In Christgau’s Record Guide: Rock Albums of the Seventies (1981), Robert Christgau remarked that, unlike most progressive rock, which is “pretentious background schlock that’s all too hard to ignore”, the album is “modest background schlock that sounds good when it slips into the ear.”
AllMusic gave a mixed retrospective review of the album, calling it “elegant yet mildly absurd, witty but kind of obscure,” but adding that it “places a greater emphasis on melody and gentle textures than any previous Supertramp release.” They criticised the album as not being “full formed,” but marked “Give a Little Bit,” “Lover Boy,” “Fool’s Overture,” and “From Now On” as worthy of praise.
Even in the Quietest Moments… is the fifth album by the English rock band Supertramp, released in April 1977. It was recorded mainly at Caribou Ranch Studios in Colorado with overdubs, vocals, and mixing completed at The Record Plant in Los Angeles. This was Supertramp’s first album to use engineer Peter Henderson, who would work with the band for their next three albums as well.
Even in the Quietest Moments… reached number 16 on the Billboard Pop Albums Chart in 1977 and within a few months of release became Supertramp’s first Gold (500,000 copies or more) selling album in the US. In addition, “Give a Little Bit” became a US Top 20 single and reached number 29 on the UK Singles Chart. While “Give a Little Bit” was the big hit, both “Fool’s Overture” and the title track also got a fair amount of FM album-rock play.
In 1978, Even in the Quietest Moments… was ranked 63rd in The World Critic Lists, which recognised the 200 greatest albums of all time as voted for by notable rock critics and DJs.
Though all the songs are credited as being written jointly by Rick Davies and Roger Hodgson, Davies wrote “Lover Boy”, “Downstream”, and “From Now On” by himself, and Hodgson in turn wrote “Give a Little Bit“, “Even in the Quietest Moments”, “Babaji”, and “Fool’s Overture” unaided.
Davies said of “Lover Boy” that “I was inspired by advertisements in men’s magazines telling you how to pick up women. You know, you send away for it and it’s guaranteed not to fail. If you haven’t slept with at least five women in two weeks, you can get your money back.” Bob Siebenberg recounted that “Rick had been working on ‘Lover Boy’ for quite a while and finally came up with the long middle section. I just heard that as a really slow, really solid sort of beat, just to give the song dynamics underneath it all, because the song itself is really powerful and it needed something really solid underneath it.”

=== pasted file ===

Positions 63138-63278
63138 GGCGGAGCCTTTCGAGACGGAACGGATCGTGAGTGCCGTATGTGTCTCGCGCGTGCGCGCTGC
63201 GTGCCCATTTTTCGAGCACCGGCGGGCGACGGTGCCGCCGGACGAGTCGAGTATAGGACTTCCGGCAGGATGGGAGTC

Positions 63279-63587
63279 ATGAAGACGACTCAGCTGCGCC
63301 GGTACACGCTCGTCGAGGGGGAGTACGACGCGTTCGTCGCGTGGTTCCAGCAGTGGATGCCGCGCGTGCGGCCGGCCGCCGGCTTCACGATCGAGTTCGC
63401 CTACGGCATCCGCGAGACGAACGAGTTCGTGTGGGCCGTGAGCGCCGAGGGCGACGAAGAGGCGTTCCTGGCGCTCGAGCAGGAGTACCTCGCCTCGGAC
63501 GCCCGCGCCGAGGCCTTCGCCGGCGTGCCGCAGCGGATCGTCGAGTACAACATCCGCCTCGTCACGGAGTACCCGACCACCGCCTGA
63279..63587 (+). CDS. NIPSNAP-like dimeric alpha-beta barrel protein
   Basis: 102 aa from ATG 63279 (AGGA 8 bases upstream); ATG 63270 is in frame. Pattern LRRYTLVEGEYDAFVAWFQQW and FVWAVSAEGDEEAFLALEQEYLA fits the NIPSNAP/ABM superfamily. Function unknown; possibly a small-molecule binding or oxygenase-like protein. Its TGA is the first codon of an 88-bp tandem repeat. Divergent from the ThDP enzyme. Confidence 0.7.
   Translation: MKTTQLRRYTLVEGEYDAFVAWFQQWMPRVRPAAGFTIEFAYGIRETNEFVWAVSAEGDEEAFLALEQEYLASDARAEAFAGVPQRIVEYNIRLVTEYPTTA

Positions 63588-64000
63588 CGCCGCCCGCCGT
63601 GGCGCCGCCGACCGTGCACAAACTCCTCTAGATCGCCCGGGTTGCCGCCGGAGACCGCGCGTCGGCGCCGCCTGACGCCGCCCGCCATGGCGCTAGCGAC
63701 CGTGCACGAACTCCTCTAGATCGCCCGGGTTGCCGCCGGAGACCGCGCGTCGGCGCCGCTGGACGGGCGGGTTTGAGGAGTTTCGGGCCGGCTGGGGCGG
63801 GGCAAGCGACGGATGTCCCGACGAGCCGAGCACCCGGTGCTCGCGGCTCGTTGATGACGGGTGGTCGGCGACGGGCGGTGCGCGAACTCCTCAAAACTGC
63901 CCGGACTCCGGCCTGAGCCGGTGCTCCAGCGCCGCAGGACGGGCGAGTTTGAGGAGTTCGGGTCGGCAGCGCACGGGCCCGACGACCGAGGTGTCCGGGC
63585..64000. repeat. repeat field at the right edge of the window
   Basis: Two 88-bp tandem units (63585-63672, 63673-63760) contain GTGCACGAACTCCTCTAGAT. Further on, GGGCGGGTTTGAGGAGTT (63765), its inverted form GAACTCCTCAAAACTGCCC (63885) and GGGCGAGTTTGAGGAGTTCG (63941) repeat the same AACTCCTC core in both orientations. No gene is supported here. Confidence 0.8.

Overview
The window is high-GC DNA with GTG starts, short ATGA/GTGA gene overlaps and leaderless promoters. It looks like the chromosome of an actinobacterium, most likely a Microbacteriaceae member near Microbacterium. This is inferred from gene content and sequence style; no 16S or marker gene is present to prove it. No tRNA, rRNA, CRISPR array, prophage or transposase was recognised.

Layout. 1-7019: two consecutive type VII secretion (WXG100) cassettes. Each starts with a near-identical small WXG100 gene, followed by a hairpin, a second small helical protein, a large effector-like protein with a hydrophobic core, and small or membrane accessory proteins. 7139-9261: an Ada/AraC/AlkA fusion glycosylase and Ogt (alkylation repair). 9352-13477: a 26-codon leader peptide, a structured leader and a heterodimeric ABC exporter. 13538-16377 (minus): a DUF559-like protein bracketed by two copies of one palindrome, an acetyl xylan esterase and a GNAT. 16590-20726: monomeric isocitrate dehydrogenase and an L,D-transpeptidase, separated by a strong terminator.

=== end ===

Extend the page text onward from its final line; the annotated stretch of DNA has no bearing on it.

Most of “Even in the Quietest Moments” was written during the sound check for a show at the Tivoli Gardens (in Copenhagen). Davies and Hodgson worked out the various parts of the song with Hodgson using an Oberheim and a Solina string synthesiser and Davies at the drum kit. Davies commented on the music: “It starts off in a very standard melody thing and then it notches onto a sort of one chord progression or perhaps we should call it a digression. It’s a thing where there’s hundreds of sounds coming in and going out, a whole collage thing.” Hodgson said of the lyrics: “It’s kind of a dual love song – it could be to a girl or it could be to God.”
“Downstream” is performed solely by Davies on vocal and piano, which were recorded together in one take. Siebenberg has described the song as his favourite on the album “because it’s so personal and so pure.”
“Fool’s Overture” had the working title of “The String Machine Epic”, and according to John Helliwell: “It came primarily from a few melodies that Roger had worked out on the string machine thing we use on stage.” Hodgson has stated that the song’s lyrics are essentially meaningless, explaining: “I like being vague and yet saying enough to set people’s imaginations running riot.” Written and sung by guitarist/keyboardist Roger Hodgson, who took five years to compose it, the song is a collage of progressive instrumentation and sound samples. First there are excerpts of Winston Churchill‘s famous 4 June 1940 House of Commons speech regarding Britain’s involvement in World War II (“Never Surrender”), and later sounds of police cars and bells from the London’s Big Ben clock tower are heard. The flageolet-sounding instrument plays an excerpt from Gustav Holst‘s “Venus”, from his orchestral suite The Planets. There is also a reading of the first verse of William Blake‘s poem “And did those feet in ancient time” (more commonly known as “Jerusalem”), ended by a short sample of the band’s song “Dreamer“.
WE&P by EZorrila.